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A YOUNG WOMAN WITH RESPIRATORY FAILURE AFTER A VISIT TO COMPOST STATION

Case Editor - Judd Flesch

Reviewed By Clinical Problems Assembly

Submitted by

Eugene Shostak, MD

Department of General Internal Medicine

Lahey Clinic Medical Center

Burlington, MA

Timothy Liesching, MD

Assistant Professor of Medicine, Tufts University School of Medicine

Department of Pulmonary and Critical Care Medicine

Lahey Clinic Medical Center

Burlington, MA

Kenneth Wener, MD

Assistant Professor of Medicine, Tufts University School of Medicine

Department of Infectious Diseases

Lahey Clinic Medical Center

Burlington, MA

Submit your comments to the author(s).

History

A 32 year-old woman with a medical history notable only for mild intermittent asthma presented to her primary care physician's office with a seven day history of fevers and dyspnea one week after heavy gardening and working in at local compost station. She complained of nocturnal sweats and non productive cough but denied wheezing and hemoptysis. The patient had already completed a 5 day course of azithromycin without improvement in symptoms. Prior to her acute illness she had been in good health. She was an avid marathon runner and exercised regularly. She resided in New England and worked as a district attorney. The patient denied any recent travels or any HIV or tuberculosis risk factors. She was a lifetime nonsmoker with no history of drug or alcohol abuse. She owned a pet dog for many years. Her parents and her 5 adult siblings were all healthy.

Physical Exam

The patient's vital signs were notable for oxygen saturation of 85% on room air, which increased to 93% with 2 liters of oxygen. Her temperature was 102.5ºF and respiratory rate was 24/minute. The patient appeared mildly short of breath but spoke in full sentences. Her oropharynx was clear and nasal passages were patent. There was no palpable lymphadenopathy. Auscultation of the lungs revealed diffuse bilateral crackles with no wheezing. Cardiac exam revealed a regular rhythm without murmurs. Abdomen was soft and non-tender with no organomegaly. There was no clubbing or edema of the extremities.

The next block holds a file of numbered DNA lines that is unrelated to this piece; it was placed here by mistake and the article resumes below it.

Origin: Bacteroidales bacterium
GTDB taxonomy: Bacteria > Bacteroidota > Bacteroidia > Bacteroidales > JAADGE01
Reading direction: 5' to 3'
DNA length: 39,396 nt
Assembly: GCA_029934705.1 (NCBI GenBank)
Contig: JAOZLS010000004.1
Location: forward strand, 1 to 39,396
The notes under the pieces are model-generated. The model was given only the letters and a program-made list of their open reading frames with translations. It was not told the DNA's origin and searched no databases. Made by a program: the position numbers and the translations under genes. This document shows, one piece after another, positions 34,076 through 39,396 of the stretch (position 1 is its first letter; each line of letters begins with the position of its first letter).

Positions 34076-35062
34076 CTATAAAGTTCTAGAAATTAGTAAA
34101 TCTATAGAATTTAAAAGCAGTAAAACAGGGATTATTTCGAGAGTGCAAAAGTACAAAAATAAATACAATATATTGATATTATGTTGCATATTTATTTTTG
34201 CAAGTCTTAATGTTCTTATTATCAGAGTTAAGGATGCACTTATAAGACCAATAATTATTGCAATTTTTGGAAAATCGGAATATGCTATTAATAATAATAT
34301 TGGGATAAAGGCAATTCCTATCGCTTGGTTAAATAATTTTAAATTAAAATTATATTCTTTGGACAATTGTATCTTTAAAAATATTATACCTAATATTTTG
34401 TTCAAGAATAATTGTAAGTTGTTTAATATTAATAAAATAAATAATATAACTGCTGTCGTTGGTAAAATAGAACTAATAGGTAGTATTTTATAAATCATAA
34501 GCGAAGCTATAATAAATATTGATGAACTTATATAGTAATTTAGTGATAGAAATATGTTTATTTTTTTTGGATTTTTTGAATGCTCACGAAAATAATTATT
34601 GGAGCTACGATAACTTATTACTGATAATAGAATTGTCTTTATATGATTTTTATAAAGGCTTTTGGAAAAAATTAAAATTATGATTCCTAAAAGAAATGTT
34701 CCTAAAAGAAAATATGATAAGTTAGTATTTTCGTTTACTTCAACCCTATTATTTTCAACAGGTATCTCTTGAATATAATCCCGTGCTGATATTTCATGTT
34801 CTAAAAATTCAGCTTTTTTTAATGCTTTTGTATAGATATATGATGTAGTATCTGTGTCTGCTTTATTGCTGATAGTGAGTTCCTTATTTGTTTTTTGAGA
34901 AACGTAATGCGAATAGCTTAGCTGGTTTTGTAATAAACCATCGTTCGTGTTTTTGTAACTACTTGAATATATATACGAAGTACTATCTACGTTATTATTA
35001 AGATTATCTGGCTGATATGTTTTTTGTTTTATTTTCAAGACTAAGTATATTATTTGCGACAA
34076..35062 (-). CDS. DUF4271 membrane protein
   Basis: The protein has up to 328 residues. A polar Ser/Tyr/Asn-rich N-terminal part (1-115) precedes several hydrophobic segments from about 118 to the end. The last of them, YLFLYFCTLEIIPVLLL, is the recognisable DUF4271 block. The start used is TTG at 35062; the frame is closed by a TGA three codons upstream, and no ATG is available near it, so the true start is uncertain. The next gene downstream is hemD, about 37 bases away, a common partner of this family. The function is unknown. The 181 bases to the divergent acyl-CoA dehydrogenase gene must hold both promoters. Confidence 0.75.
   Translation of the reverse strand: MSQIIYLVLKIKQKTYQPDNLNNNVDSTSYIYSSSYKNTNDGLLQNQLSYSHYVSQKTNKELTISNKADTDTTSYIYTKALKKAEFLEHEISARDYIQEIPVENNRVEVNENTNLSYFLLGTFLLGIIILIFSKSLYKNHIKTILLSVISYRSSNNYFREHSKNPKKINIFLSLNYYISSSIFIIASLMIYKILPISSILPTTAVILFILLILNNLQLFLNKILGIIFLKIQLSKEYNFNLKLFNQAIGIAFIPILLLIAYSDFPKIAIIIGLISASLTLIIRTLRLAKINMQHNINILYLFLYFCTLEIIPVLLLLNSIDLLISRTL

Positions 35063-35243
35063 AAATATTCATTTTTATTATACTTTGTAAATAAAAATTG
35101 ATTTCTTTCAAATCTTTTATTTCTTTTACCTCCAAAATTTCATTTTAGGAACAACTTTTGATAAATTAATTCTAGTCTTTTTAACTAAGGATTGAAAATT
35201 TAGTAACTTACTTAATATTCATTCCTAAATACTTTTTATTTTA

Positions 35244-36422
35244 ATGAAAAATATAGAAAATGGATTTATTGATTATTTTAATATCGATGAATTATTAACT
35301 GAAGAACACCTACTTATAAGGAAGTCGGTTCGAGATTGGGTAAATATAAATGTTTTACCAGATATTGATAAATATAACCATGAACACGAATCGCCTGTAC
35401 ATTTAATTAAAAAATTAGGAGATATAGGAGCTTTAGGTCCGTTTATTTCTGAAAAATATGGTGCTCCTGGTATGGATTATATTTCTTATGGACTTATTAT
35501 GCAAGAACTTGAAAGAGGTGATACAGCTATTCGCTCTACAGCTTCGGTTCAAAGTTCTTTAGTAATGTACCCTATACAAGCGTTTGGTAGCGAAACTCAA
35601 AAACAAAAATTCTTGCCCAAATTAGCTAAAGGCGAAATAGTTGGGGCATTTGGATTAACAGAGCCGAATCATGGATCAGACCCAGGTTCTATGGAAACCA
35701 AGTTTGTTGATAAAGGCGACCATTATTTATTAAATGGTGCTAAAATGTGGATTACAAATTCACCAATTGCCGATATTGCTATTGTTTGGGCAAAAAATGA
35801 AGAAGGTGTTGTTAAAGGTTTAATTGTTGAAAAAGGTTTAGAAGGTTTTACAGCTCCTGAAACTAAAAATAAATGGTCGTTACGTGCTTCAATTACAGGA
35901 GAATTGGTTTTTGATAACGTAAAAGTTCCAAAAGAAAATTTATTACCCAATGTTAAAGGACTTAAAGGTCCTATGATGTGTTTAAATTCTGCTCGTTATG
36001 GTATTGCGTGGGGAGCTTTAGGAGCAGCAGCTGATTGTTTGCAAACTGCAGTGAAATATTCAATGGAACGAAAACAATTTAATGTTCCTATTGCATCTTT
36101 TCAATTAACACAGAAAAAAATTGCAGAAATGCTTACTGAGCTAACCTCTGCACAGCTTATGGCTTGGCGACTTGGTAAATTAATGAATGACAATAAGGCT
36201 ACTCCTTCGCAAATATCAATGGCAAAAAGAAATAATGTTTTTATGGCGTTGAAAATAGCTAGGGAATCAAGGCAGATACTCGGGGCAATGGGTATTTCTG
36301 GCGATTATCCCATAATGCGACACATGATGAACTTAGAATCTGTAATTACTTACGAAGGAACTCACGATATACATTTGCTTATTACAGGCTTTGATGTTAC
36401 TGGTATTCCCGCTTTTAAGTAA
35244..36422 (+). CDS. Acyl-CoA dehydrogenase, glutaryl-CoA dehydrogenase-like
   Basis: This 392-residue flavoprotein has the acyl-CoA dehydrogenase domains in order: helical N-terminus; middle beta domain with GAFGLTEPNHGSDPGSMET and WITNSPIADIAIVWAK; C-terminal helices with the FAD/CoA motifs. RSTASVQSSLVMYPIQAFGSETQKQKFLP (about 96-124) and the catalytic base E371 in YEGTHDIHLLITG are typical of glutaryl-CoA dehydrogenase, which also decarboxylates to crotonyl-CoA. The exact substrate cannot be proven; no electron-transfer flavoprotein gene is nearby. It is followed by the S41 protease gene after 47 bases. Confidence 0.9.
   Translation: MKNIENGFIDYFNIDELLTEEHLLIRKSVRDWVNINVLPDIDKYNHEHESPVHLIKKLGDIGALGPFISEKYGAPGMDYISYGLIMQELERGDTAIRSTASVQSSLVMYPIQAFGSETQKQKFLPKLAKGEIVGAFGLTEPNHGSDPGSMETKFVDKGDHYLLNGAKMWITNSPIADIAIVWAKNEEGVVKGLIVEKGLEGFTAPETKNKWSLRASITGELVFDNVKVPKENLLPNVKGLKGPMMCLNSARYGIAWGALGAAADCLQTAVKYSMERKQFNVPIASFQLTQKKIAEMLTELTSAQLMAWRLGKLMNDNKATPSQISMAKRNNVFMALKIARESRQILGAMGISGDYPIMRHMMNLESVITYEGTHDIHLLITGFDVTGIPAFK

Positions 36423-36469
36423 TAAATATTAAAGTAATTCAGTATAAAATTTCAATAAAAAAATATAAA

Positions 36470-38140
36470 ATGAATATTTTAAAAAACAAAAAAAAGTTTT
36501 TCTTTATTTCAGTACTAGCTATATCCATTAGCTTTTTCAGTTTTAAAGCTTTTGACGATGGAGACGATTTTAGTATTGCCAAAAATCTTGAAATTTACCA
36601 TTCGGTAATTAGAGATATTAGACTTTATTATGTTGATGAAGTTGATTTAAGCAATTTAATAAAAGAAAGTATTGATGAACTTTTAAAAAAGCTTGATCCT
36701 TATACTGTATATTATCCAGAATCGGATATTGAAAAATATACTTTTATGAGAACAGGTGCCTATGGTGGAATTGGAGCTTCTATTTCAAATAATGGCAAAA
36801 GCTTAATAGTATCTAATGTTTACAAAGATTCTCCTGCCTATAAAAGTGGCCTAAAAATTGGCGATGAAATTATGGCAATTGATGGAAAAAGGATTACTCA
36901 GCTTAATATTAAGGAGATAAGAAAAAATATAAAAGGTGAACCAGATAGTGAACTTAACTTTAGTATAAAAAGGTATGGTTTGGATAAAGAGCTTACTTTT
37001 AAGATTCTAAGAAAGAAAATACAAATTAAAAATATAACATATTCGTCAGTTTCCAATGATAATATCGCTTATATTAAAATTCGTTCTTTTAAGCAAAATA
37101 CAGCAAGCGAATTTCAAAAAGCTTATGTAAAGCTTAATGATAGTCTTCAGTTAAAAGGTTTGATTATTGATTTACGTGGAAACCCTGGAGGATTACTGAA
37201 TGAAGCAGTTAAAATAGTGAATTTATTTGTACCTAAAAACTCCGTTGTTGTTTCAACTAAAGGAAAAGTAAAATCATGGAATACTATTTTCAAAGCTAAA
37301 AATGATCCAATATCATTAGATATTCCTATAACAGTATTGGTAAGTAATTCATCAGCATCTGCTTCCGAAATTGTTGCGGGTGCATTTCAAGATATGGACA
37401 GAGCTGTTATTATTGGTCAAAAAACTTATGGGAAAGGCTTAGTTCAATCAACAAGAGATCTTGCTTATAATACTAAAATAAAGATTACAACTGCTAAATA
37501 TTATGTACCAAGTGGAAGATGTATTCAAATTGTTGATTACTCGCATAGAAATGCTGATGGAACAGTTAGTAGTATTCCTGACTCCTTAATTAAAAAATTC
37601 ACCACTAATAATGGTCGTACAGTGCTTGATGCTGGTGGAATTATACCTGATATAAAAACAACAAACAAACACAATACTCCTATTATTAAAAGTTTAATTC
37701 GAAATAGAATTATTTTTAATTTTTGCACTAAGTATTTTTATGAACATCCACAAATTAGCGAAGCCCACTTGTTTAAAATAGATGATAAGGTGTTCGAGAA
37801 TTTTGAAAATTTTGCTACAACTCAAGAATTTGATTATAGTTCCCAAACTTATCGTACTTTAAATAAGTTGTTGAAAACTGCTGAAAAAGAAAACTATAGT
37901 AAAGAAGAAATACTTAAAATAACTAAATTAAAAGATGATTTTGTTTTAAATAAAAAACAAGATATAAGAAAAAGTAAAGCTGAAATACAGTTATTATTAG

Lab

Laboratory data revealed white blood cell count of 6000/µL with 13% peripheral eosinophilia. Arterial blood gas was notable for partial pressure of oxygen of 70mm Hg on 3 liters of oxygen. Kidney and liver metabolic screening was unremarkable. Chest radiograph (Figure 1) showed diffuse bilateral reticular nodules. The finding was confirmed by a computed tomography of the thorax (Figure 2) which further characterized the bilateral reticular nodular densities as coexisting with a degree of groundglass opacification throughout all lobes but with a slight upper lobe predominance. There were also small bilateral pleural effusions.

 Figure 1

Figure 1: Chest radiograph demonstrating diffuse bilateral reticulonodular infiltrates.

Figure 2

Figure 2: Computed tomography demonstrating diffuse reticular-nodular densities and bilateral groundglass opacities.

Question 1

Which of the following is the most likely diagnosis in this patient?

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